3.
EuropePMC; 2021.
Preprint in English | EuropePMC | ID: ppcovidwho-319368

ABSTRACT

COVID-19 has hit hard on the global community, and organizations are working diligently to cope with the new norm of "work from home". However, the volume of remote work is unprecedented and creates opportunities for cyber attackers to penetrate home computers. Attackers have been leveraging websites with COVID-19 related names, dubbed COVID-19 themed malicious websites. These websites mostly contain false information, fake forms, fraudulent payments, scams, or malicious payloads to steal sensitive information or infect victims' computers. In this paper, we present a data-driven study on characterizing and detecting COVID-19 themed malicious websites. Our characterization study shows that attackers are agile and are deceptively crafty in designing geolocation targeted websites, often leveraging popular domain registrars and top-level domains. Our detection study shows that the Random Forest classifier can detect COVID-19 themed malicious websites based on the lexical and WHOIS features defined in this paper, achieving a 98% accuracy and 2.7% false-positive rate.

4.
EuropePMC; 2021.
Preprint in English | EuropePMC | ID: ppcovidwho-319367

ABSTRACT

COVID-19 (Coronavirus) hit the global society and economy with a big surprise. In particular, work-from-home has become a new norm for employees. Despite the fact that COVID-19 can equally attack innocent people and cybercriminals, it is ironic to see surges in cyberattacks leveraging COVID-19 as a theme, dubbed COVID-19 themed cyberattacks or COVID-19 attacks for short, which represent a new phenomenon that has yet to be systematically understood. In this paper, we make the first step towards fully characterizing the landscape of these attacks, including their sophistication via the Cyber Kill Chain model. We also explore the solution space of defenses against these attacks.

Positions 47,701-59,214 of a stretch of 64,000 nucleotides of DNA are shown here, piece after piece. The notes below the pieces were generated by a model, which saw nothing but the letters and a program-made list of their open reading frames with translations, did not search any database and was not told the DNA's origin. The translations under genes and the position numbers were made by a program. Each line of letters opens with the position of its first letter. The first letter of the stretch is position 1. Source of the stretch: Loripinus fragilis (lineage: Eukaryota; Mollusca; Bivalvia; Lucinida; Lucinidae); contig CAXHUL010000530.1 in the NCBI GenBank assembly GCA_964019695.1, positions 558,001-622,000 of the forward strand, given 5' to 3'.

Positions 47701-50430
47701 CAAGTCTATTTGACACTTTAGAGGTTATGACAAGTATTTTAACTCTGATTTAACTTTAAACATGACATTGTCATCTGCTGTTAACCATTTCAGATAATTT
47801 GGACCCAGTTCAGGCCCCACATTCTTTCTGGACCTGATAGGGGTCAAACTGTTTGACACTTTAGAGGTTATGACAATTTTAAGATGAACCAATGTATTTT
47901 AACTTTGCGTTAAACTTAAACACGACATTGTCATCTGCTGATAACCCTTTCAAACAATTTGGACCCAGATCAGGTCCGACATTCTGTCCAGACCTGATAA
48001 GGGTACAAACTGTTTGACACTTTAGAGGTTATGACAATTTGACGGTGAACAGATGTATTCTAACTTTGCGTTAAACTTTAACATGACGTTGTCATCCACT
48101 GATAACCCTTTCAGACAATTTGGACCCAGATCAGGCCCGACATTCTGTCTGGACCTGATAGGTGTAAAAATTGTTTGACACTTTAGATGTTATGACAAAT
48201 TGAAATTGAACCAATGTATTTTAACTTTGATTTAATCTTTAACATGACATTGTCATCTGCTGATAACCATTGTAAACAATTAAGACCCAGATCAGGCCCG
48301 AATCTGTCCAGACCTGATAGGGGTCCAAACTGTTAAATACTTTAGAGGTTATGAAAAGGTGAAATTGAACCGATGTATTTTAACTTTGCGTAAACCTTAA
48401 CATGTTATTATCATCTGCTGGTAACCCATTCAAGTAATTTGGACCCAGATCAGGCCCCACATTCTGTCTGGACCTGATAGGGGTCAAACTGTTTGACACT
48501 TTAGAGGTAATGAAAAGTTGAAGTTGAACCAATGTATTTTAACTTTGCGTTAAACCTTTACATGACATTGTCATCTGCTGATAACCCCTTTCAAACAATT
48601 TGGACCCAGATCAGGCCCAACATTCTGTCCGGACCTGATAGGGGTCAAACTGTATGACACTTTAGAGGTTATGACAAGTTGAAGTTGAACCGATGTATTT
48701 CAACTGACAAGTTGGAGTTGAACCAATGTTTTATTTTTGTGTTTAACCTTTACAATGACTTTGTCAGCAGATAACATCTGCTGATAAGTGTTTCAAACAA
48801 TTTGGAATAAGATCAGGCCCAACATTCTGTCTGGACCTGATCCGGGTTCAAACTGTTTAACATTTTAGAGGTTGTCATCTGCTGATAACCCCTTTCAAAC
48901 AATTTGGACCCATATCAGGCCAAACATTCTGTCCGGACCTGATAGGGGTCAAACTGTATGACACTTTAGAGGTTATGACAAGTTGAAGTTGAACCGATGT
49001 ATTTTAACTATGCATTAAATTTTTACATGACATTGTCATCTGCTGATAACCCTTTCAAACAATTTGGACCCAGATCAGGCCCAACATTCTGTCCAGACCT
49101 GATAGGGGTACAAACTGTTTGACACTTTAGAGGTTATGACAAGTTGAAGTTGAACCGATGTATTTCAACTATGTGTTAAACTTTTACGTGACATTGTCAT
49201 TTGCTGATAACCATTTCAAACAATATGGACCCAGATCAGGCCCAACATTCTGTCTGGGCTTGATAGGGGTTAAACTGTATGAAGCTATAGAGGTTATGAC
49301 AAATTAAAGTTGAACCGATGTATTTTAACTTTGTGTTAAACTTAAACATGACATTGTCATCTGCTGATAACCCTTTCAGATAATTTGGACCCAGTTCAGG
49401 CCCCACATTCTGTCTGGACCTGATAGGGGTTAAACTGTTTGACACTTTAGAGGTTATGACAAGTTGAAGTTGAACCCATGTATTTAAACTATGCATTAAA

5.
EuropePMC; 2021.
Preprint in English | EuropePMC | ID: ppcovidwho-315190

ABSTRACT

Online exams have become widely used to evaluate students' performance in mastering knowledge in recent years, especially during the pandemic of COVID-19. However, it is challenging to conduct proctoring for online exams due to the lack of face-to-face interaction. Also, prior research has shown that online exams are more vulnerable to various cheating behaviors, which can damage their credibility. This paper presents a novel visual analytics approach to facilitate the proctoring of online exams by analyzing the exam video records and mouse movement data of each student. Specifically, we detect and visualize suspected head and mouse movements of students in three levels of detail, which provides course instructors and teachers with convenient, efficient and reliable proctoring for online exams. Our extensive evaluations, including usage scenarios, a carefully-designed user study and expert interviews, demonstrate the effectiveness and usability of our approach.

6.
EuropePMC; 2020.
Preprint in English | EuropePMC | ID: ppcovidwho-324761

ABSTRACT